|LETTERS TO EDITOR
|Year : 2020 | Volume
| Issue : 6 | Page : 534-536
Chronic bifascicular block in a geriatric patient presenting for elective surgery. How prepared can we be?
Savitri Velayudhan, Pratheeba Natrajan, Ravindra Bhat
Department of Anaesthesiology and Critical Care, Indira Gandhi Medical College and Research Institute, Kathirkamam, Puducherry, India
|Date of Submission||02-Feb-2020|
|Date of Decision||05-Apr-2020|
|Date of Acceptance||03-May-2020|
|Date of Web Publication||01-Jun-2020|
Dr. Savitri Velayudhan
Department of Anaesthesiology and Critical Care, Indira Gandhi Medical College and Research Institute, Kathirkamam, Puducherry - 605 009
Source of Support: None, Conflict of Interest: None
|How to cite this article:|
Velayudhan S, Natrajan P, Bhat R. Chronic bifascicular block in a geriatric patient presenting for elective surgery. How prepared can we be?. Indian J Anaesth 2020;64:534-6
|How to cite this URL:|
Velayudhan S, Natrajan P, Bhat R. Chronic bifascicular block in a geriatric patient presenting for elective surgery. How prepared can we be?. Indian J Anaesth [serial online] 2020 [cited 2020 Jul 7];64:534-6. Available from: http://www.ijaweb.org/text.asp?2020/64/6/534/285524
With increase in the geriatric population, anaesthesiologists face the challenge of anaesthetising older patients with rare conditions. The incidence of bifascicular block is almost 17% in patients of age more than 80 years and is diagnosed by the presence of complete right bundle branch block along with left anterior or posterior hemifascicular block or complete left branch block alone. The risk of progression to complete heart block (CHB) is remote and hence insertion of temporary pacing is not warranted in these asymptomatic patients. However, there is a dilemma whether to initiate temporary pacing in patients who present with syncope. Recently we had an 85-yr-old patient who presented with doubtful history of syncope following, which she sustained right inter-trochantric fracture. Her pre-operative work up revealed a bifascicular block in the electrocardiogram [Figure 1]. Albeit the history of syncope, cardiologists deferred temporary pacing and suggested pharmacologic methods for intraoperative episodes of bradycardia.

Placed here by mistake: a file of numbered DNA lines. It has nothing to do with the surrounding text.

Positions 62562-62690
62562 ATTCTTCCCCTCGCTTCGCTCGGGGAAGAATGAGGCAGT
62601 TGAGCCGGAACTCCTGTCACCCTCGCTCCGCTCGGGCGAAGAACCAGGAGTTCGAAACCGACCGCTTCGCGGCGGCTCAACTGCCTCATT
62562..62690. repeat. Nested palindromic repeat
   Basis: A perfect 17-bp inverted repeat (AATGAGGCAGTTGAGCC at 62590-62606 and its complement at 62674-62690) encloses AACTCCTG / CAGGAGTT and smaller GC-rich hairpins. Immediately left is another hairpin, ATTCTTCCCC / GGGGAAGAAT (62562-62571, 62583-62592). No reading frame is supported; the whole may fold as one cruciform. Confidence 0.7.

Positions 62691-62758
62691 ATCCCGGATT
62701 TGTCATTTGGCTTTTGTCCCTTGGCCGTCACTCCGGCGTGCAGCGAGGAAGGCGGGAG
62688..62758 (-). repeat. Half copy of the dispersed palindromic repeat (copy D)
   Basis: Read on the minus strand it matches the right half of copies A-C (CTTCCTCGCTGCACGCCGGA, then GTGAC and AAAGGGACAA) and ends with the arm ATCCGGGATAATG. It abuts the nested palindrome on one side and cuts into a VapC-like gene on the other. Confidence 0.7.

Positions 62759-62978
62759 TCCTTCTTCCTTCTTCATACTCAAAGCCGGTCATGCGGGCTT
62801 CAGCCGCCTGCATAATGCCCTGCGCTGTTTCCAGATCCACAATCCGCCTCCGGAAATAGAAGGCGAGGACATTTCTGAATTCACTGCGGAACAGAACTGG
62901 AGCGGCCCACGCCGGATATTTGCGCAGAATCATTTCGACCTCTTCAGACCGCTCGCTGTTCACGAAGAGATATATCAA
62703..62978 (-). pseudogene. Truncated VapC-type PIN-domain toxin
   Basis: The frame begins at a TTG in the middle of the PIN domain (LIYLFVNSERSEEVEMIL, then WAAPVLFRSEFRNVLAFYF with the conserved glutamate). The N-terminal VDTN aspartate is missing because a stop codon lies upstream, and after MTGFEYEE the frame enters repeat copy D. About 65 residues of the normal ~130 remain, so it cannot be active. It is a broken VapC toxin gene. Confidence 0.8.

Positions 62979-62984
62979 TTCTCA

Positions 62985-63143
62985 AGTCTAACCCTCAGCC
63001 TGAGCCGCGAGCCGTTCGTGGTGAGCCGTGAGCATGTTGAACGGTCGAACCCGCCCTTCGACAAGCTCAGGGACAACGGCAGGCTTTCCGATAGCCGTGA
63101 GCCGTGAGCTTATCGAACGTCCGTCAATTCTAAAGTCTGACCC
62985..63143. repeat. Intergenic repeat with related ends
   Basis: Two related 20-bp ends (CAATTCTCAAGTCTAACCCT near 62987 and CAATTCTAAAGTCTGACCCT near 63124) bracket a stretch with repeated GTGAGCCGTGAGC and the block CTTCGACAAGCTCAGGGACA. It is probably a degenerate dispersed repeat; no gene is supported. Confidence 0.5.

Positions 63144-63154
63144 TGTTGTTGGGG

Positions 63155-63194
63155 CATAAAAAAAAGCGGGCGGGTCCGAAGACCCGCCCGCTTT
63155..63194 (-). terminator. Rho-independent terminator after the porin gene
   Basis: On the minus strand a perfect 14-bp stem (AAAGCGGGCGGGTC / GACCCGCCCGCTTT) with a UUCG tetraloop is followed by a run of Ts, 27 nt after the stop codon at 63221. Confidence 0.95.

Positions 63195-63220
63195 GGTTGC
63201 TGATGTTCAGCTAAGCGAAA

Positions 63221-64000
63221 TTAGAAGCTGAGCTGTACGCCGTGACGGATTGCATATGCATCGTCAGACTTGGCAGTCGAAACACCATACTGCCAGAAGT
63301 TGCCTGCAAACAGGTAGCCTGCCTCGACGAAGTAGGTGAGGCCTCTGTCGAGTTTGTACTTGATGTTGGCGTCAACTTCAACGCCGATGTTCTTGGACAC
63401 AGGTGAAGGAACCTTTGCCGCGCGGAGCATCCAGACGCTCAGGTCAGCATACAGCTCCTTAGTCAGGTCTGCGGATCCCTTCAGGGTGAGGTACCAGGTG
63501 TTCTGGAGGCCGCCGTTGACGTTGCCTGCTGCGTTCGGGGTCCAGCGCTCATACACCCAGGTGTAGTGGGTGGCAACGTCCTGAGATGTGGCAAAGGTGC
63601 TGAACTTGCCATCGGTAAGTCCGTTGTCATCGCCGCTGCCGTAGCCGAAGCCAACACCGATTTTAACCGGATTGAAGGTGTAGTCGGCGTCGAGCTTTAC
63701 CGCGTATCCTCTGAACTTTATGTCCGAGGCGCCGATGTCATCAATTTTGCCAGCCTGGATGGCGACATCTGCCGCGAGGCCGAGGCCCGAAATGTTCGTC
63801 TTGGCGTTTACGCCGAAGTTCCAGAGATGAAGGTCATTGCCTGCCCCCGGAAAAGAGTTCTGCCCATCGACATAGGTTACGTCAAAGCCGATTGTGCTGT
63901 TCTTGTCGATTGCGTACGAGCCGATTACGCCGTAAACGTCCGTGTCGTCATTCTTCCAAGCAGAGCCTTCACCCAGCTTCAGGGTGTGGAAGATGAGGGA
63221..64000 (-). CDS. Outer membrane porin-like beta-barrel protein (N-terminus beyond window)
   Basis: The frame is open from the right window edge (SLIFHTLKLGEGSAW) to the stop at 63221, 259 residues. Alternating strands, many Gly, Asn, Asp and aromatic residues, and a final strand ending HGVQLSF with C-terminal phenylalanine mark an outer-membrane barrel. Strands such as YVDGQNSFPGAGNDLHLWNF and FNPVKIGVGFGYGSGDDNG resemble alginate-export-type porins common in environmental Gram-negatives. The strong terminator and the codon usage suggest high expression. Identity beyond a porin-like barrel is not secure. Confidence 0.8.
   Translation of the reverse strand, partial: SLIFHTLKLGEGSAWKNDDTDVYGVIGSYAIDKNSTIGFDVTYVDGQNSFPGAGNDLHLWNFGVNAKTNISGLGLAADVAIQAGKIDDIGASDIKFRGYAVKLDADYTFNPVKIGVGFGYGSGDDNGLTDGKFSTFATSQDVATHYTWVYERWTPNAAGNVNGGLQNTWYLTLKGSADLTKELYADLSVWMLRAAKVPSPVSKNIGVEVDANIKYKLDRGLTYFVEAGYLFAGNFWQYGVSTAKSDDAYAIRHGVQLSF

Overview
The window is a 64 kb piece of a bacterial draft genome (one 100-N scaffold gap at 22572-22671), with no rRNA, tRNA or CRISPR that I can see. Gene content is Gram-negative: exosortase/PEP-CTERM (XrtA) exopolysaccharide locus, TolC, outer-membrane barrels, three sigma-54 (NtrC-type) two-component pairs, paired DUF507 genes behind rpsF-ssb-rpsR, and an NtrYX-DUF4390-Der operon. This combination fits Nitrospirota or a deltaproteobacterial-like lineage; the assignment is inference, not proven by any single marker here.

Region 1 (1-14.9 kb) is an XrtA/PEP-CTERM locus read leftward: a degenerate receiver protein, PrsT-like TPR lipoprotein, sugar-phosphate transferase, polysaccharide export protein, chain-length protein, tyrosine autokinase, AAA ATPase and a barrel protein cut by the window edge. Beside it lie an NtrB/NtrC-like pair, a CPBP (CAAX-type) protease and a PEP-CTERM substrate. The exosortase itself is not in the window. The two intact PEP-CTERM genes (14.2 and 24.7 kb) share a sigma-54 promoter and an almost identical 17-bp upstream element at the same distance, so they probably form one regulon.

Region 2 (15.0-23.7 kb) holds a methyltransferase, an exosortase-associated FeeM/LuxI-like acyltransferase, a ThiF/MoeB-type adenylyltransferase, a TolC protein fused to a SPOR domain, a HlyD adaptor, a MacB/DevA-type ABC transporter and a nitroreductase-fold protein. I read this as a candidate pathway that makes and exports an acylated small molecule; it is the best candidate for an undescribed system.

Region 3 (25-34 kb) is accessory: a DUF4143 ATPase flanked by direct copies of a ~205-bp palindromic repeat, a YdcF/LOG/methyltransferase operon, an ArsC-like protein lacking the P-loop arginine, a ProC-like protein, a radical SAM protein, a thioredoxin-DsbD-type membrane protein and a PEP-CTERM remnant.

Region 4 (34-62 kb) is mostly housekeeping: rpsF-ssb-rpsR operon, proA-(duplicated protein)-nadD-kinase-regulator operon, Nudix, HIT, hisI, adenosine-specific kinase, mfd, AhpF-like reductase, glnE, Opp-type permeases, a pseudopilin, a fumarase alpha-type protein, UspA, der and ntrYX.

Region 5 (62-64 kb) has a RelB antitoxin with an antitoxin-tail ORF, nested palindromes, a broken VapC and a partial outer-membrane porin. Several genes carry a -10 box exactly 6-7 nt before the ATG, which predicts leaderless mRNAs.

She was posted for proximal femoral nailing under spinal anaesthesia with bupivacaine and fentanyl combination to reduce the level of sympathetic blockade. Bupivacaine itself has arrhythmia inducing potential, predominant changes include prolonged QRS duration and lengthening of PR interval. It is especially significant in patients who have conduction defects. In addition to the usual operating room preparation, (which includes preparing the defibrillator), we also placed stick on paddles to facilitate transcutaneous pacing should the need arise. Also other emergency drugs like adrenaline, atropine, isoprenaline, dopamine, dobutamine and milrinone were kept ready. She remained stable through the surgery and post-operative period. By maintaining a sensory level below T10, we ensured that there were minimal haemodynamic disturbances intra-operatively.
Though our patient had an uneventful intra-operative course, there are incidences of progression to complete heart block in these patients with chronic bifascicular block especially those patients who present with syncope. Martí-Almor et al. studied 263 patients with chronic bifascicular block. They analysed clinical, electrocardiographic and electrophysiologic variables to identify predictors for progression of bifascicular block to significant atrioventricular block. They identified presence of syncope, structural heart disease and renal disease as predictors of progression to atrioventricular block. Block progression to CHB though rare cannot be totally ruled out. CHB if it does occur could be quite disastrous and initiating temporary venous pacing would be very difficult in the situation. The availability of external non-invasive pacing (transcutaneous and transoesophageal) may preclude the need for transvenous pacing, which itself might have adverse consequences in these elderly patients. Transcutaneous pacing is one of the techniques of external non-invasive pacing and is an important alternative when emergency transvenous pacing is immediately not available. We had placed stick on paddles to enable cutaneous pacing had the patient progressed to CHB or severe bradycardia. It should be remembered that patient might need deep sedation and analgesia to tolerate transcutaneous pacing and the necessary drugs and equipments should be available.
To conclude, bifascicular block in elderly patients can be common and the incidence of progression to CHB though rare is not impossible. Meticulous pre-operative work up and intra-operative preparedness to monitor and manage any adverse events will ensure a safe peri-operative period for these patients. More emphasis cannot be made on preparedness and vigilant monitoring.
Declaration of patient consent
The authors certify that they have obtained all appropriate patient consent forms. In the form the patient(s) has/have given his/her/their consent for his/her/their images and other clinical information to be reported in the journal. The patients understand that their names and initials will not be published and due efforts will be made to conceal their identity, but anonymity cannot be guaranteed.
Financial support and sponsorship
Conflicts of interest
There are no conflicts of interest.
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